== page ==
I think if people want to do their brand justice, it would benefit them to have some experience in the industry. For me, the beer comes first and is the most interesting part of the business, so I would be wary of anyone starting a beer brand that doesn't have any brewing experience or education.


By going down the contract or gypsy brewing route, do you risk losing control over quality and consistency?

Yes, there is a risk that you can get bumped from a brewery you trust and respect, and have an agreement with if they get too busy, or if they go out of business. It's really important for us to trust and have a good relationship with the brewers and brewery owners that we use, for this reason. 

We try to keep the same beers at the same breweries, but sometimes this isn't possible, and can affect quality and consistency. We also try to be as hands on as possible, but we can't be present for every part of the brewing, conditioning and packaging process. That said, most smaller breweries have several brewing staff these days, so you need to be able to trust people to do the right thing for the beer even if you have your own brewery.


Do you think having brand owners entering the fray without knowledge of beer poses a risk to the development of the beer scene?

I think it's important for people to have knowledge of beer. If they want people to take them and their beer seriously, they need to be able to represent their brand knowledgeably at events and festivals etc. I think the risk here is that people taking their first foot steps in the craft beer world may encounter some less than genuine people and sub-par quality beers, turning them off craft beer for good.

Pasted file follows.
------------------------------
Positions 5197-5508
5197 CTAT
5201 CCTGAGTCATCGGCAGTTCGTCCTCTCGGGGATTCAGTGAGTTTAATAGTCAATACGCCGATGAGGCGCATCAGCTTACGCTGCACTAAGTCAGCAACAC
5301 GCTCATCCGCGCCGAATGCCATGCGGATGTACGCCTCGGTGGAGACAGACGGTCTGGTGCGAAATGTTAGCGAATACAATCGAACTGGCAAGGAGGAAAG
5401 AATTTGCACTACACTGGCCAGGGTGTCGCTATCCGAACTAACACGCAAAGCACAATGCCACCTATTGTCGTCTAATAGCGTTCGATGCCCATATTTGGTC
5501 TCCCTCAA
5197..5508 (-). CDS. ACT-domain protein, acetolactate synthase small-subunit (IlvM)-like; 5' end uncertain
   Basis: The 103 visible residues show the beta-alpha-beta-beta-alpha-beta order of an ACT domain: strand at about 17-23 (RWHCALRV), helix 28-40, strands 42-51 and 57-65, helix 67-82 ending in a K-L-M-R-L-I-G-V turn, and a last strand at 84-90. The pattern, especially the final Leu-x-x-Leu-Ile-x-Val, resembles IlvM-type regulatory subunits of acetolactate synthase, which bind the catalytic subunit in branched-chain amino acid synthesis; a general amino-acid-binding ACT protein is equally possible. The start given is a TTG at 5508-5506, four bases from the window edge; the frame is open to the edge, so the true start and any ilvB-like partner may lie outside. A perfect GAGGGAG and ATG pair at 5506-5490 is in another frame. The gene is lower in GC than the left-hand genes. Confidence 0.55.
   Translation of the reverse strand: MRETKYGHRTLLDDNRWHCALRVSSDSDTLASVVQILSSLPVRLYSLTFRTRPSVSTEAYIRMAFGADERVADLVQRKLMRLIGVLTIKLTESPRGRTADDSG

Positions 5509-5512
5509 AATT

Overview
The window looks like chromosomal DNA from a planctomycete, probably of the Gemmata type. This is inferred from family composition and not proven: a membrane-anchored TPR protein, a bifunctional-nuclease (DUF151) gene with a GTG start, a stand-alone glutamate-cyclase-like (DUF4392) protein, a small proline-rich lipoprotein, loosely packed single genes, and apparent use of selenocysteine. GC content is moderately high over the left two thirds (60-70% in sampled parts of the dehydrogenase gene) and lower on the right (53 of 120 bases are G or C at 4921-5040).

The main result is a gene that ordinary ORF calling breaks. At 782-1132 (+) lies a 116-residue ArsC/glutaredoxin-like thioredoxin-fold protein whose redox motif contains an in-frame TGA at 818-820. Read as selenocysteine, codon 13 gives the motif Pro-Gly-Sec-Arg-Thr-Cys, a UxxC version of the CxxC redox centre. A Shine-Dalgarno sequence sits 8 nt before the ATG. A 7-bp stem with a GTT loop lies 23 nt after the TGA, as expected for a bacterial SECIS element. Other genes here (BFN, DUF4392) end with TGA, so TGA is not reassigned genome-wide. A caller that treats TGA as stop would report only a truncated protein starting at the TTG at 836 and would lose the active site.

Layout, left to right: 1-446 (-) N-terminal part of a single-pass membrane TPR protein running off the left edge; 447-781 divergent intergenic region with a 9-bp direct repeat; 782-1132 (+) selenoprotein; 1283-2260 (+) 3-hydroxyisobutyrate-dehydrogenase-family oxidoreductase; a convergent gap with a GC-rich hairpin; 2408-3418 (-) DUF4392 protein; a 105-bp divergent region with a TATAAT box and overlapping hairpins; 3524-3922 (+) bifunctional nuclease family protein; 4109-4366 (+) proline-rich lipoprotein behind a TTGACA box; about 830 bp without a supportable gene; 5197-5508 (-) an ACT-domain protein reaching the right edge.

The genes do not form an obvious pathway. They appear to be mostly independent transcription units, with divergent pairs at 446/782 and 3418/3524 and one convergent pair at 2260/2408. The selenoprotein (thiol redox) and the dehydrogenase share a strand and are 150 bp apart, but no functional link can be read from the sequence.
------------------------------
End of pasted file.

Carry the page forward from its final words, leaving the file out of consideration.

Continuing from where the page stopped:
Do you think there is a greater tendency to fudge a beer's provenance from gypsy and contract brewers as opposed to brewers with their own breweries?

Yes, I see more gypsy/contract brewers fudging provenance, to the detriment of the industry in my opinion. This is something we are always open and honest about; honestly, I don't see a reason to be any other way. 


Should all brewing companies be made to state where their beer is brewed and by whom on their packaging?

I think it's a good idea and would prevent people from fibbing, but may be tricky for some gypsy or contract brewers logistically. For example, there are quite large minimum runs on bottle labels and cans, and some brewers move their beer between breweries for various reasons, which would mean different cans/labels are required. 


Thanks to those who agreed to take part in today's response article. There appears to be much agreement across both days – mainly over the need for quality, education and honesty, all areas in which concerns can as easily be translated to the operators of stainless steel breweries. 

As much as anything, however, the two features taken together should offer insight and advice for those wishing to enter the industry as a brewer without a home.

We'll be back with another Secret Brewer two-parter in the coming weeks – on an issue that tends to generate more heated discussion than any other.